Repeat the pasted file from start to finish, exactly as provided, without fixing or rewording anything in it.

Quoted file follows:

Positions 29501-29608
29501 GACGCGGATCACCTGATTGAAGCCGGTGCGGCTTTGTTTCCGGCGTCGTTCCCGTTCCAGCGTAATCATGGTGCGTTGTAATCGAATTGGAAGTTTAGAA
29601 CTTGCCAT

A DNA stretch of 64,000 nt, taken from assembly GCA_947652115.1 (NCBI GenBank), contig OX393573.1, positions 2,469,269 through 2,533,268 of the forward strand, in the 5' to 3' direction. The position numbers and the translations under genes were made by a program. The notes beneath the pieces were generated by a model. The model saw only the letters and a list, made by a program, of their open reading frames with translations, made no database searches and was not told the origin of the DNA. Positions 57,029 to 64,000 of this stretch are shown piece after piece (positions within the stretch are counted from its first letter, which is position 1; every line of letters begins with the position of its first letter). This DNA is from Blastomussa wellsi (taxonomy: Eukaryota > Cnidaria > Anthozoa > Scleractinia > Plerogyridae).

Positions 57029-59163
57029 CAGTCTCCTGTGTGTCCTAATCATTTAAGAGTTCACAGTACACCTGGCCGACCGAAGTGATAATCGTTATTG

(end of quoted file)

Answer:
Positions 29501-29608
29501 GACGCGGATCACCTGATTGAAGCCGGTGCGGCTTTGTTTCCGGCGTCGTTCCCGTTCCAGCGTAATCATGGTGCGTTGTAATCGAATTGGAAGTTTAGAA
29601 CTTGCCAT

A DNA stretch of 64,000 nt, taken from assembly GCA_947652115.1 (NCBI GenBank), contig OX393573.1, positions 2,469,269 through 2,533,268 of the forward strand, in the 5' to 3' direction. The position numbers and the translations under genes were made by a program. The notes beneath the pieces were generated by a model. The model saw only the letters and a list, made by a program, of their open reading frames with translations, made no database searches and was not told the origin of the DNA. Positions 57,029 to 64,000 of this stretch are shown piece after piece (positions within the stretch are counted from its first letter, which is position 1; every line of letters begins with the position of its first letter). This DNA is from Blastomussa wellsi (taxonomy: Eukaryota > Cnidaria > Anthozoa > Scleractinia > Plerogyridae).

Positions 57029-59163
57029 CAGTCTCCTGTGTGTCCTAATCATTTAAGAGTTCACAGTACACCTGGCCGACCGAAGTGATAATCGTTATTG